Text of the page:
c) Auxiliary forces, state security organisations and such other citizens of Uganda who have undergone military training under Article 17(2) of the Constitution it is the duty of all able-bodied citizens to undergo military training for the defence of this constitution and the protection of the territorial integrity of Uganda whenever called upon to do so; and the state shall ensure that facilities are available for such training.”

Counsel for the Respondent further submitted that Local Defence Unit personal are citizens with military training exercising their civic duty enshrined under Article 17(2) of the Constitution of the Republic of Uganda and thus a lawful unit. And on the recruitment of the personnel, the members of Local Defence Unit are drawn from the general public of Uganda without discrimination and thus in conformity with the laws of Uganda.

The law is specific and clear in regards to the reserve force as seen in the submission of Counsel for the Respondent. The Applicant submitted that it was an armed force that was created but considering the name and duties given to the Local Defence Unit it does not signify in any way an armed force. I am forced to agree with the submission of Counsel for the Respondent that LDU fall in the category of a reserve force and the law supports the recruitment as submitted.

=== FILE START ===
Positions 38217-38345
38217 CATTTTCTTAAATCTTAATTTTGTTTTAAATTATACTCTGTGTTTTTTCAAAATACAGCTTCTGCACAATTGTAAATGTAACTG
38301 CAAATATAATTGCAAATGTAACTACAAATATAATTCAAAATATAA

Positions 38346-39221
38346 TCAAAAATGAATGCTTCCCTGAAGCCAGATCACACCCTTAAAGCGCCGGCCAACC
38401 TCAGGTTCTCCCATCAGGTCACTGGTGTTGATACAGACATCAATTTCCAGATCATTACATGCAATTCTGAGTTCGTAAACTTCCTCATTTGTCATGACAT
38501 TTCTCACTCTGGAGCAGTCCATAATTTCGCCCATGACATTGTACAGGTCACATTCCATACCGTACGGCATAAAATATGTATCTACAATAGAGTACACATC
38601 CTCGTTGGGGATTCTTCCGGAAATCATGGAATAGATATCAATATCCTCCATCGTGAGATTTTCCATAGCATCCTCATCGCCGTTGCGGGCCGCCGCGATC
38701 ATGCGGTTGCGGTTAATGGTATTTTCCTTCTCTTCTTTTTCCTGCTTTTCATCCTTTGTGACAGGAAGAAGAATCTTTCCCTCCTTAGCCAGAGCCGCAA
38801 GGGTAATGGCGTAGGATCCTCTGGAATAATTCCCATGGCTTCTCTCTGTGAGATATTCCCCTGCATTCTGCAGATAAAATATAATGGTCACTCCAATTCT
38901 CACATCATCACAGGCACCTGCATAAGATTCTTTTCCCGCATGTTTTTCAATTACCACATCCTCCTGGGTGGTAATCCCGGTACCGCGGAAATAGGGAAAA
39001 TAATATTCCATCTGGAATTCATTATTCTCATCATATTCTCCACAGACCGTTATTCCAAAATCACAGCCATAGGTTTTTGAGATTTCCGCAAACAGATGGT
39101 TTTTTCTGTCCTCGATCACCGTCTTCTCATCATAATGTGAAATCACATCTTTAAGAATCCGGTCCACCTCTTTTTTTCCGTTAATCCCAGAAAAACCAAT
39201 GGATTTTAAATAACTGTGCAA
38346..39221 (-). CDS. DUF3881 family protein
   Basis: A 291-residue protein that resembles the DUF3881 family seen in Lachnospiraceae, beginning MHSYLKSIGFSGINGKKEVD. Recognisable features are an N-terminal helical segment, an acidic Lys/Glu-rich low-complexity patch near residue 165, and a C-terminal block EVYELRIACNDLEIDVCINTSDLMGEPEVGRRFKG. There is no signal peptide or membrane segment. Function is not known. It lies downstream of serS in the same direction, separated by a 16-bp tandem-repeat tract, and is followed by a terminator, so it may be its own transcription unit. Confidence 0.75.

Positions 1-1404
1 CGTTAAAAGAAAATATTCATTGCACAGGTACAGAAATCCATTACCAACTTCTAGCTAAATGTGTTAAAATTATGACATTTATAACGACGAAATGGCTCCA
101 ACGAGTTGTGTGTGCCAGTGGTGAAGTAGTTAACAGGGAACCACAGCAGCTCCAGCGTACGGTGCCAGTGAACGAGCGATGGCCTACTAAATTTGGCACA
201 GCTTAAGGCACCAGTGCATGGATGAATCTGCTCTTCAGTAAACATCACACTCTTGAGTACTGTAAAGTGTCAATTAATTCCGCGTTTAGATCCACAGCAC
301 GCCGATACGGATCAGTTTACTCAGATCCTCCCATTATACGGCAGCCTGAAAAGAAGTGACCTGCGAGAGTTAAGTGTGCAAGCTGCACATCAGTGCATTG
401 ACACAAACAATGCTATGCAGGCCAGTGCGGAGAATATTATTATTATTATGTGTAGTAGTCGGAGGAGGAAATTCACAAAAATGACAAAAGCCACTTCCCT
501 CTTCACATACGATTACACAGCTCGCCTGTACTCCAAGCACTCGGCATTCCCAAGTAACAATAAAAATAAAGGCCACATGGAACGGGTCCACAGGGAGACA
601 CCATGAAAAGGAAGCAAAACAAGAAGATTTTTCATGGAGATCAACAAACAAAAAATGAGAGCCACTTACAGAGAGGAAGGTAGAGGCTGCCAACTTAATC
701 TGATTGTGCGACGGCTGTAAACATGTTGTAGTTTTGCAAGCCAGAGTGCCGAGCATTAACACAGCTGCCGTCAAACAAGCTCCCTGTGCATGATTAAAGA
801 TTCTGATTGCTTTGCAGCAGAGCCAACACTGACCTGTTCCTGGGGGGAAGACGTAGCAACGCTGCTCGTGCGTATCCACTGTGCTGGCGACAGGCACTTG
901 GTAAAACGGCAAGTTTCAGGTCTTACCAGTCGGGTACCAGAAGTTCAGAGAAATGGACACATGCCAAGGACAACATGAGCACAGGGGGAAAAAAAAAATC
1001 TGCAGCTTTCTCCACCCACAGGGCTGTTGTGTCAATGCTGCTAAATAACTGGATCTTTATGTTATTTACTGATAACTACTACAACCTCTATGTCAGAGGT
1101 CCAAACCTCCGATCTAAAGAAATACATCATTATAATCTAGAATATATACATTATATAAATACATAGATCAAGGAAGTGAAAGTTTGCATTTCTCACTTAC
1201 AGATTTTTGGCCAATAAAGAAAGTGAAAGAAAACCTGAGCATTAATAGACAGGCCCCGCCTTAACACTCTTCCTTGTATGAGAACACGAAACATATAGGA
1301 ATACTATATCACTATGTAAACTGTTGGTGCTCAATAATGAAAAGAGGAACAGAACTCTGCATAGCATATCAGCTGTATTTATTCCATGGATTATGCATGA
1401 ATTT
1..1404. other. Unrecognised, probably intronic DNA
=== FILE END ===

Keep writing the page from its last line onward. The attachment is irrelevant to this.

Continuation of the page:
I, therefore, rule that the recruitment of Local Defence Unit (LDU) personnel is lawful.

Issue 4:

Whether the Applicant is entitled to any remedies?

The Applicant sought judicial review remedies which are discretionary.

In Amiran Enterprises Ltd vs Uganda Revenue Authority HCMA 06 of 2010 Justice Kiryabwire held that it must be born in mind that prerogative orders are discretionary in nature and the court must act judicially and according to well-settled principles. Such principles may include common sense and justice; whether the application is meritorious; whether there is reasonableness; vigilance and not any waiver of rights by the applicant.

Considering the evidence adduced by the Respondent, the President followed the required procedure while carrying on the appointment and the Applicant has failed to adduce evidence that rebuts the evidence of the Respondent. I, therefore, deny all the prerogative orders sought by the Applicant.

In the result, this application is dismissed with costs against the Applicant.

I so order 

SSEKAANA MUSA

JUDGE

20th December 2019